Oh, sure they're spiffed out with a different look, but Captain Cold and Heatwave are similar to the characters that we knew from the past. Captain Cold even complains about the "shades of gray" in the world and misses the old days when there were "good guys" and "bad guys."
The Flash infiltrates the bar as the new tender, securing the job after he discovers his wallet has been pick-pocketed. He's hot on the trail of an arsonist targeting Keystone City, twin sister of Central City, but with only one Flash. Naturally, suspicion falls on Heatwave, but Heatwave blames Captain Cold for the arsons. Curioser, and Curioser.
As the Rogues' disagreement escalates, Flash tries to talk them down as an old friend might, but in the end he silences them with a classic Flash trick.
Just before the book ends writers Francis Manapul and Buccelato introduce a new look for an old Rogue, and Batwing artist Marcus To and classic inker Ray McCarthy, more than makes up for Manapul's sitting out for the artwork. Buccelato's colors however continue to be a boon.
Justice League Dark #11
Jeff Lemire, Mikel Janin, Ulises Arreola
Lots of good stuff in Justice League Dark. Constantine makes his play for the Books of Magic. Faust pulls a fast one by revealing a plant on the team. No worries. It's not the Black Orchid.
Mikel Janin and Ulises Arreola help balance the occult esoterica with kickass scenes like the above, and the spellcasting from Zatanna as well as the possessed acrobatics of Deadman raise Justice League Dark above the chattiness you expect.
Along the way, the creative team premieres a new Johnny Peril -- who looks strangely like Clark Kent. DC fans from the '90s will also recognize the flavor of that year. Can Mr. E be far behind?
Red Sonja and Witchblade #5
Doug Wagner, Cezar Rezek, Marlon Ilagan
While Sara Pezzini delivers the coup de Grace to fallen angel and raving lunatic Ragniel, this issue belongs to Red Sonja, all the way.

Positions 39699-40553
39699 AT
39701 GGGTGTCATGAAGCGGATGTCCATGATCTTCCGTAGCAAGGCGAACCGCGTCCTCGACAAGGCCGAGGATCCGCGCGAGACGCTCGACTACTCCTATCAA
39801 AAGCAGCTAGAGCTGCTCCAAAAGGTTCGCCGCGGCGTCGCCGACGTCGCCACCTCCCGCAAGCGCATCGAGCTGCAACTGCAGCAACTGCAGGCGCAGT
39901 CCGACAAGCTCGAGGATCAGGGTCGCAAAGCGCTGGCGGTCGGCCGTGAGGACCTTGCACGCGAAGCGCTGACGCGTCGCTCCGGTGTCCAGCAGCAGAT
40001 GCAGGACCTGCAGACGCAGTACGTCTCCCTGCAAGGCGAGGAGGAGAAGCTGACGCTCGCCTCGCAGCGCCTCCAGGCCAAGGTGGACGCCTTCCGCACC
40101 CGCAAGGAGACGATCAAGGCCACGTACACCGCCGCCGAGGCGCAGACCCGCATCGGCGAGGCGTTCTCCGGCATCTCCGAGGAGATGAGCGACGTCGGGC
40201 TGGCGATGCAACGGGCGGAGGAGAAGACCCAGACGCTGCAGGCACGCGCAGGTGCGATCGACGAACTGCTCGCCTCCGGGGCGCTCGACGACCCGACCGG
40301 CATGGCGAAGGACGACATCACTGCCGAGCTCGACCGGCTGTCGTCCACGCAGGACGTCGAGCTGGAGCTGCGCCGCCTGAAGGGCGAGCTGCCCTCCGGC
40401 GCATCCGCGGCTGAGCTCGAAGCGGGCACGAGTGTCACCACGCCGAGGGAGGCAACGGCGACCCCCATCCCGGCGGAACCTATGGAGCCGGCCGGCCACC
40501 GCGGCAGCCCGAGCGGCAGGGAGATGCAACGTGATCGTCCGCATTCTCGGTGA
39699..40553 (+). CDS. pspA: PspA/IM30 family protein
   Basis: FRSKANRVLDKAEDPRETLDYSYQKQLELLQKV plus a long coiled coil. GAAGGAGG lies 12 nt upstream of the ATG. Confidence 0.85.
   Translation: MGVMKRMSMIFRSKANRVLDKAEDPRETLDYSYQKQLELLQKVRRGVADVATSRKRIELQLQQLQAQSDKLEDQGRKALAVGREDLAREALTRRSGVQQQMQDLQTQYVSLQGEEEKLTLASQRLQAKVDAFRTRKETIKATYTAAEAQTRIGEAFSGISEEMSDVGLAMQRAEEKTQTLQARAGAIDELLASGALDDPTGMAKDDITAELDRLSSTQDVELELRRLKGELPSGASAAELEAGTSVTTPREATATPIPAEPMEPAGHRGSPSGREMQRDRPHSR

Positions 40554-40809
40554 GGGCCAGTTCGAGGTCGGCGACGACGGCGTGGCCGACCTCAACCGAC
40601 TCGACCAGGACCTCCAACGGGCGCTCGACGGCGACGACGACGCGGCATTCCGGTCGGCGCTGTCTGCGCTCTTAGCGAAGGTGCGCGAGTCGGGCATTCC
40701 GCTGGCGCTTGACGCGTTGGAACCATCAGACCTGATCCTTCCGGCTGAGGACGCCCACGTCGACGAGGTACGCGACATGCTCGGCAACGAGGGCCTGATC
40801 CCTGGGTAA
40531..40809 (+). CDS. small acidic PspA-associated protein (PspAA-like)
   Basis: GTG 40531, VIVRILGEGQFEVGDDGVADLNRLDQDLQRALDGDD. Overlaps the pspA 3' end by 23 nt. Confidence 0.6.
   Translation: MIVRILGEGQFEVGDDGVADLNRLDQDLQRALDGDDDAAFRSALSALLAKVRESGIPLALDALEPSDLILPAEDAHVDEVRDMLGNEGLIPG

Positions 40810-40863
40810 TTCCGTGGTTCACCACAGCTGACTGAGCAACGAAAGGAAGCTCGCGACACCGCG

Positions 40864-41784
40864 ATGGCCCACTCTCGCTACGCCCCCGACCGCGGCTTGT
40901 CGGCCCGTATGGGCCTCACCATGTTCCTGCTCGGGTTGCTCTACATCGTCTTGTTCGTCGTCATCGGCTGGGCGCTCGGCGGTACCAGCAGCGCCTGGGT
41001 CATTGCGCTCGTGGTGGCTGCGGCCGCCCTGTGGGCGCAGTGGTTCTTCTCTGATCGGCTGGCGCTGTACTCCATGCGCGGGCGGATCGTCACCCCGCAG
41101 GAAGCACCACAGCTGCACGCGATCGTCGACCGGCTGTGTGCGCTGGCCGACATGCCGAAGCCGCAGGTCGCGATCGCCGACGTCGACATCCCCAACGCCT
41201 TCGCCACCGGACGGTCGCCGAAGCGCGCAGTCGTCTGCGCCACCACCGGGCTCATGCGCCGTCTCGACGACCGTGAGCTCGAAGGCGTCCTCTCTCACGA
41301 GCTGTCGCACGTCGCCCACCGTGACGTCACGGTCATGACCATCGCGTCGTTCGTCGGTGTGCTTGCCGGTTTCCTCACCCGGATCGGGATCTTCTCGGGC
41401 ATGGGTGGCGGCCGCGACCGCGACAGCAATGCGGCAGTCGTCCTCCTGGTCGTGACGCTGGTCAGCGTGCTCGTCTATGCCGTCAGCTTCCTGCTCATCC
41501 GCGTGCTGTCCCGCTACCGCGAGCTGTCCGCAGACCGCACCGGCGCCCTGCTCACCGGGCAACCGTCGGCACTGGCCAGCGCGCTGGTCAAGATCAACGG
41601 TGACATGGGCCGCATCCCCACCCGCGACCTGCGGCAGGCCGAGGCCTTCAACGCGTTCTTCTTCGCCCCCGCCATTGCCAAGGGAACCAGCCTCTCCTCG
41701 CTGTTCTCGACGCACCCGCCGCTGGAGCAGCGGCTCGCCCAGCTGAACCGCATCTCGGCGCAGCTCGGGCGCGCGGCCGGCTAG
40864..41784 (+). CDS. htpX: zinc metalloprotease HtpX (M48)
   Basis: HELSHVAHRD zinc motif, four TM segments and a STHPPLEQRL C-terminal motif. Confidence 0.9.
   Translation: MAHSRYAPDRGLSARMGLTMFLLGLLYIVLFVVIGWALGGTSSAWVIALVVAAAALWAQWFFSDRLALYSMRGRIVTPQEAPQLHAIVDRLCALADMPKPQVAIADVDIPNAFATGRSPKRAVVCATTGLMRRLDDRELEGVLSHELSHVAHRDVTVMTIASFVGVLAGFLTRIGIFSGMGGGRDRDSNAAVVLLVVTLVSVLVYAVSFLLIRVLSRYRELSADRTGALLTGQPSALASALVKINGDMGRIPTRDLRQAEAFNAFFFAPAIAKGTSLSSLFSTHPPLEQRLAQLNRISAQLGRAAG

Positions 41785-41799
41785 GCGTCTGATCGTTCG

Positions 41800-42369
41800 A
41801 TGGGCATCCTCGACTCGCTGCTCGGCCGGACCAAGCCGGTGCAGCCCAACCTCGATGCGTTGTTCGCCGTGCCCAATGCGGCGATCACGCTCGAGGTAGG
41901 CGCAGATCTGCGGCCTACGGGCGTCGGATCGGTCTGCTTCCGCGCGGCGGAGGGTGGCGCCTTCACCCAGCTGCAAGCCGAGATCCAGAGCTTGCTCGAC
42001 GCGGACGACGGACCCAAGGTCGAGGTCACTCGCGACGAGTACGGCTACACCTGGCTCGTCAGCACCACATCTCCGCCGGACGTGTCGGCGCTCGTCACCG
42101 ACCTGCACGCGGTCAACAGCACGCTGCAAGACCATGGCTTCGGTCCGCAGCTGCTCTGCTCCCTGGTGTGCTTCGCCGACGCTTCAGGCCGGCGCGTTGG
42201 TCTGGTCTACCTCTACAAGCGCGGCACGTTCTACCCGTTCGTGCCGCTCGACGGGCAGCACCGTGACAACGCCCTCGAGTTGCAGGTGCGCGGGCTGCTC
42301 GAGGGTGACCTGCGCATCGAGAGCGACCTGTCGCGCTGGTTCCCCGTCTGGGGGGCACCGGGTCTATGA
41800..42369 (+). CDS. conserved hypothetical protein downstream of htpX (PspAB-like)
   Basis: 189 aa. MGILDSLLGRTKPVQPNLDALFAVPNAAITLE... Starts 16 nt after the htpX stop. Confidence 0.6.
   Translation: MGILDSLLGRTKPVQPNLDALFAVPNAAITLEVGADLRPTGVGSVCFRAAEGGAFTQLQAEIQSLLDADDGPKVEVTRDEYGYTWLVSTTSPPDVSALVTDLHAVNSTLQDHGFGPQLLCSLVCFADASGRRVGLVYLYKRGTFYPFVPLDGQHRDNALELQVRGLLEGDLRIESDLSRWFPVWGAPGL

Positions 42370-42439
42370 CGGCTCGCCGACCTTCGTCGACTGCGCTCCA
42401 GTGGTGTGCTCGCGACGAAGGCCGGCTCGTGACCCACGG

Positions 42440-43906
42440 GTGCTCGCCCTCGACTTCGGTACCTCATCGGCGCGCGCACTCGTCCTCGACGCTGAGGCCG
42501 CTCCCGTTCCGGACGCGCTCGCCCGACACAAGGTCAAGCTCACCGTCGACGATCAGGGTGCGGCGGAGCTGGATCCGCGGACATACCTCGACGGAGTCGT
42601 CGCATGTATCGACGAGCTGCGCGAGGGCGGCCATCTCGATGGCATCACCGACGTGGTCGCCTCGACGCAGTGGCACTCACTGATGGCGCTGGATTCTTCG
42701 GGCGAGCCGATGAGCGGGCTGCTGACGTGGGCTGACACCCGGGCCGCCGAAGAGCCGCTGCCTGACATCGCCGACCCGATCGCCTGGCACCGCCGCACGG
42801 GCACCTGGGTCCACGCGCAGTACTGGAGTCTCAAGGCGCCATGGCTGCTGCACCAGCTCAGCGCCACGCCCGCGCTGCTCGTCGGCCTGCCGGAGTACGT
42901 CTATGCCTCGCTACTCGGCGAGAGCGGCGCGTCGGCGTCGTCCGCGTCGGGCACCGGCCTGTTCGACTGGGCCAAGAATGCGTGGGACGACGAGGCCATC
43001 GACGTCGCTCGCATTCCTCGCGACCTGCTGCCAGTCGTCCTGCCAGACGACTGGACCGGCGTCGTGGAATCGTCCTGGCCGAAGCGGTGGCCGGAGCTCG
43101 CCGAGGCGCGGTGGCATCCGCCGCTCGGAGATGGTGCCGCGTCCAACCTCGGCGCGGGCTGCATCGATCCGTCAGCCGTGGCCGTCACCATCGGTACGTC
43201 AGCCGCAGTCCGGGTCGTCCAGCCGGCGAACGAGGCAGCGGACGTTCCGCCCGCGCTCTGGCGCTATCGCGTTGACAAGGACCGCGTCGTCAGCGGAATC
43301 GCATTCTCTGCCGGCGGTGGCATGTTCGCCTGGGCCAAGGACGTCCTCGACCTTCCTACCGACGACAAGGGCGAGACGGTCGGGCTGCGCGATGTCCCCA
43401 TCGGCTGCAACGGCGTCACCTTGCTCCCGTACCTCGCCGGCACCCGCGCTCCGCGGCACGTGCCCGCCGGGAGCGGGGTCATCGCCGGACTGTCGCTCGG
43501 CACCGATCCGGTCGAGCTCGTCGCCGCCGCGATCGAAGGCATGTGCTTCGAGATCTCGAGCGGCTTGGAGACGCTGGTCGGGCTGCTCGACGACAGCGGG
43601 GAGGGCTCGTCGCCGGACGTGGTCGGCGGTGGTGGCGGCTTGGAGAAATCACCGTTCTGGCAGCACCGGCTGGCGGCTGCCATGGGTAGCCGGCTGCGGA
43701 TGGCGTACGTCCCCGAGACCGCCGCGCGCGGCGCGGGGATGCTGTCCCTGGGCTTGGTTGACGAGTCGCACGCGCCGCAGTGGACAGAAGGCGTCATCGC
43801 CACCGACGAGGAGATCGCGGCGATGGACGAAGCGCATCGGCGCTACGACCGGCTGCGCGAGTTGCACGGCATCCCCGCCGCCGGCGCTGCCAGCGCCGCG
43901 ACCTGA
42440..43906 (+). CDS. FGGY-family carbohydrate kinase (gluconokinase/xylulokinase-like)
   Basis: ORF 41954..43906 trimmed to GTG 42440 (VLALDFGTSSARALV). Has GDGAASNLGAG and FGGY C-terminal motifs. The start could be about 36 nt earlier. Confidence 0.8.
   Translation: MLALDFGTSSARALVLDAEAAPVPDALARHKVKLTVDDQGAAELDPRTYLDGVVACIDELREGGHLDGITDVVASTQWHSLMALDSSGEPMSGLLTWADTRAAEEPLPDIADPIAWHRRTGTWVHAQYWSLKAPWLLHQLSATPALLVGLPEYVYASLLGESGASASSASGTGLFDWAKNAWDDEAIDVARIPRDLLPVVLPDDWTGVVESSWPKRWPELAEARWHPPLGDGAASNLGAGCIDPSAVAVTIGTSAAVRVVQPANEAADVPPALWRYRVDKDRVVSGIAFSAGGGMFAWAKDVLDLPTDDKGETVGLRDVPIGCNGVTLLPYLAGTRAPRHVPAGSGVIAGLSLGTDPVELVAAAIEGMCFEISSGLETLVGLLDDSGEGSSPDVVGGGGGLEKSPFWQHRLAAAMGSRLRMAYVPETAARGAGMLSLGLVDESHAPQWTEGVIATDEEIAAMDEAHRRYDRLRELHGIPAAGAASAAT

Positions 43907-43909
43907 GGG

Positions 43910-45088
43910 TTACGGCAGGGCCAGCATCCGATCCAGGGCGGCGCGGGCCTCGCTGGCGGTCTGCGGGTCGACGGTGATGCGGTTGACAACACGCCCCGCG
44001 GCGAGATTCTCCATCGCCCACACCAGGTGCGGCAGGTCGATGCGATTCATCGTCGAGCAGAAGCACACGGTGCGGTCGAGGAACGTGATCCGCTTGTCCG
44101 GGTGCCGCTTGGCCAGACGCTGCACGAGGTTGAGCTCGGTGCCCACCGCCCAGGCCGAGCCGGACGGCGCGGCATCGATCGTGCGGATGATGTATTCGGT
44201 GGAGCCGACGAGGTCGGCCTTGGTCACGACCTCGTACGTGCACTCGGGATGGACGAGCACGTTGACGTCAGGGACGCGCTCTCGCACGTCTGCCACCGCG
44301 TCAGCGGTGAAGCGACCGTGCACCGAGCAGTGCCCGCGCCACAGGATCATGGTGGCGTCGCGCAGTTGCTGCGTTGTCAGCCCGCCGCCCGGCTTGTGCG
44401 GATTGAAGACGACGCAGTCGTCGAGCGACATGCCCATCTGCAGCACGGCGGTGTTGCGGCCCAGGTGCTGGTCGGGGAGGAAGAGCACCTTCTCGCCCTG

Nissa, the bearer of the Witchblade in Sonja's time recovers from her mortal injuries. These injuries forced Sonja to merge, however temporarily, with the Witchblade. Nissa's recovery isn't just a feel-good moment for the reader. It's perfectly plausible that despite the damage, Nissa would still be standing at the end of this adventure. The warrior women of Sonja's time were hearty stock. They had to resist disease without antibiotics as well as physical harm. In addition, the Witchblade probably fortifies its wielders.
Without the "trinket" as Sonja refers to the Blade, the She-Devil goes off to face Ragniel, and here's where the book takes unexpected turns. Last issue, Ragniel reanimated Sonja's father. This issue her father gladdens Sonja's heart while saddening her spirit.
Though vengeance motivates Sonja, she tamps down these feelings only to exact a price from Ragniel. Sonja exhibits a highly sophisticated comprehension of space and time, not to mention logic. In her mind, she has already won by playing her part in the future that the Witchblade revealed. Red Sonja and Jonah Hex would probably get along just fine, trading time travel stories in a saloon or a tavern.
Wether your in this team-up for Sara or Sonja, Cezar Rezek and Marlon Ilagan pulls out all the stops for the finale. Sonja is a cunning, beautiful streak of red fire, and Sara supernatural green death. Ragniel, despite looking like an occult Golden Gloves didn't stand a chance.
The Coolest Thing Outside of the 2012 Olympics
Doctor Who on the cover of an American mainstream entertainment magazine.
Ray Tate's first online work appeared in 1994 for Knotted. He has had a short story, "Spider Without a Web," published in 1995 for the magazine evernight and earned a degree in Biology from the University of Pittsburgh. Since 1995, Ray self-published The Pick of the Brown Bag on various usenet groups, where he reviewed comic books, Doctor Who novels, movies and occasionally music. Circa 2000, he contributed his reviews to Silver Bullet Comic Books (later Comics Bulletin) and became its senior reviewer. Ray Tate would like to think that he's young at heart. Of course, we all know better.